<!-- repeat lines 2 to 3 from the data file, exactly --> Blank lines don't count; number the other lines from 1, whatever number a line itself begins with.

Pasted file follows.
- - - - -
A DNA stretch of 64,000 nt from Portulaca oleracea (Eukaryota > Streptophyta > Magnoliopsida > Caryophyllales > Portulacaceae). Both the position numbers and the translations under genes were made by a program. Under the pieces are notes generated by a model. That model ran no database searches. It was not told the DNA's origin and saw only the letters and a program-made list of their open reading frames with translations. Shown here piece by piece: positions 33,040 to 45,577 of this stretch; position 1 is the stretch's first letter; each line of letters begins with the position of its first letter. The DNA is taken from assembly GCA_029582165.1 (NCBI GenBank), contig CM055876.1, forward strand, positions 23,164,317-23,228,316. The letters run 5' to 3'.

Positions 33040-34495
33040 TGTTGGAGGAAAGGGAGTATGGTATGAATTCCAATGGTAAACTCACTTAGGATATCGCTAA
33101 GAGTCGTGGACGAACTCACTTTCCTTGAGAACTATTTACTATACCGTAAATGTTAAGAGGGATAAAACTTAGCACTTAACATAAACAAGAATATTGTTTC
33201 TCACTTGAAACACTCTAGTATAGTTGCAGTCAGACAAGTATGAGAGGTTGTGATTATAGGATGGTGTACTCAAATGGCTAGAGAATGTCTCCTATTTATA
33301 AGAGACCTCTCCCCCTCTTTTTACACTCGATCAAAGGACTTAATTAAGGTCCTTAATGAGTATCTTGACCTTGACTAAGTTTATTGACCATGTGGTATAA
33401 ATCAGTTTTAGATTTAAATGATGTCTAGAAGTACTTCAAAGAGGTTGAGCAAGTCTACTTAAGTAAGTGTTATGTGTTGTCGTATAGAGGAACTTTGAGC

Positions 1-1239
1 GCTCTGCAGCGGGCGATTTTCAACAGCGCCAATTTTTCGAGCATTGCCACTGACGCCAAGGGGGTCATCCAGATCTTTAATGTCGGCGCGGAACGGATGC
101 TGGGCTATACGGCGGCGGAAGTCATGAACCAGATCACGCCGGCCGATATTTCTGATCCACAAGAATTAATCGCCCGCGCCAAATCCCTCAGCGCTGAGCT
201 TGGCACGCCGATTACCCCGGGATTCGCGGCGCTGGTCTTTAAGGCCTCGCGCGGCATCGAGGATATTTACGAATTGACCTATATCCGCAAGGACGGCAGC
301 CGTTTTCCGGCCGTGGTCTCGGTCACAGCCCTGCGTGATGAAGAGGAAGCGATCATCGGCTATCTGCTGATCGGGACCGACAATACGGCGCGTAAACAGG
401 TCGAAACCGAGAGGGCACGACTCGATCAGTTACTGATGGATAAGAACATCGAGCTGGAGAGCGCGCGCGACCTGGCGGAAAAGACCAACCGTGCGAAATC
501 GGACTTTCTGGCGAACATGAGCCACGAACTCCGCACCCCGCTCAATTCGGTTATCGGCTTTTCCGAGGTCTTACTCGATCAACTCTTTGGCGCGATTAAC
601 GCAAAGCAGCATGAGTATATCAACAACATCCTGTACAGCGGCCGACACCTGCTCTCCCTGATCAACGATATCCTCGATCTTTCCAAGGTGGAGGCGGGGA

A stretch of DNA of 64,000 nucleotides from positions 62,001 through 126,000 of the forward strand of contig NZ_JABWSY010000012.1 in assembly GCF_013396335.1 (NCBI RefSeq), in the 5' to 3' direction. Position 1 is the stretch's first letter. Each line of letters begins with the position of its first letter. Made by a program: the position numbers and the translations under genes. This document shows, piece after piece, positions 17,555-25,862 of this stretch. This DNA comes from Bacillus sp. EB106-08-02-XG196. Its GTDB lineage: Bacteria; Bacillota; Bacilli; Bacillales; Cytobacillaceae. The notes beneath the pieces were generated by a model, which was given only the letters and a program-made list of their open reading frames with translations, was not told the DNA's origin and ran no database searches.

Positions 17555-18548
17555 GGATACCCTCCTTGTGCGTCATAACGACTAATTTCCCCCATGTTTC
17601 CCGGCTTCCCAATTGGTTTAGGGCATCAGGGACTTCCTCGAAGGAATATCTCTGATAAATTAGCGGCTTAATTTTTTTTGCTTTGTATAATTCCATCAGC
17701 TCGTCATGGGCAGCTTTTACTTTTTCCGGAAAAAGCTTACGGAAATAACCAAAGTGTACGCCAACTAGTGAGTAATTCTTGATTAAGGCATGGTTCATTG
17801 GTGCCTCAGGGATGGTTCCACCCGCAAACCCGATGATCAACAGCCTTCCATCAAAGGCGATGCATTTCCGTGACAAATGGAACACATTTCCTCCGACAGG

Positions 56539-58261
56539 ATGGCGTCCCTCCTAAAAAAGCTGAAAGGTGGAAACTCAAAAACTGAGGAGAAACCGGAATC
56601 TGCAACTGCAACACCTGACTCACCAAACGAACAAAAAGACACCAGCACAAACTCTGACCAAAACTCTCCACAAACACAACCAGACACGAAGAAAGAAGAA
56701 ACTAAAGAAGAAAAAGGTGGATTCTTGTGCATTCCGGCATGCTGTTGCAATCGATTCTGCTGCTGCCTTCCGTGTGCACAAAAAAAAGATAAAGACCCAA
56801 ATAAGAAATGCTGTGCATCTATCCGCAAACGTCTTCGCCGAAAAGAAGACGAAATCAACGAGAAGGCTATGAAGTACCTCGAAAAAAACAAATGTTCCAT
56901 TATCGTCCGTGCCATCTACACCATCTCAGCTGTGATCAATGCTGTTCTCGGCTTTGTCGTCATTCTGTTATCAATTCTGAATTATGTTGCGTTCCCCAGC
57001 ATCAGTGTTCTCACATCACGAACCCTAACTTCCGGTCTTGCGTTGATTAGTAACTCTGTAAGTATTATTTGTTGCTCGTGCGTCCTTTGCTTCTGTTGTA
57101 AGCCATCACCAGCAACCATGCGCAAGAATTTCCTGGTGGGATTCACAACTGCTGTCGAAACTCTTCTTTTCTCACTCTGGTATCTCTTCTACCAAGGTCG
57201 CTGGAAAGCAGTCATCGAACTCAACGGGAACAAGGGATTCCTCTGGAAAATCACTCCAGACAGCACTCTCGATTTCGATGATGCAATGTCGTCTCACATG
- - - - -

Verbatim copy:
Positions 33040-34495
33040 TGTTGGAGGAAAGGGAGTATGGTATGAATTCCAATGGTAAACTCACTTAGGATATCGCTAA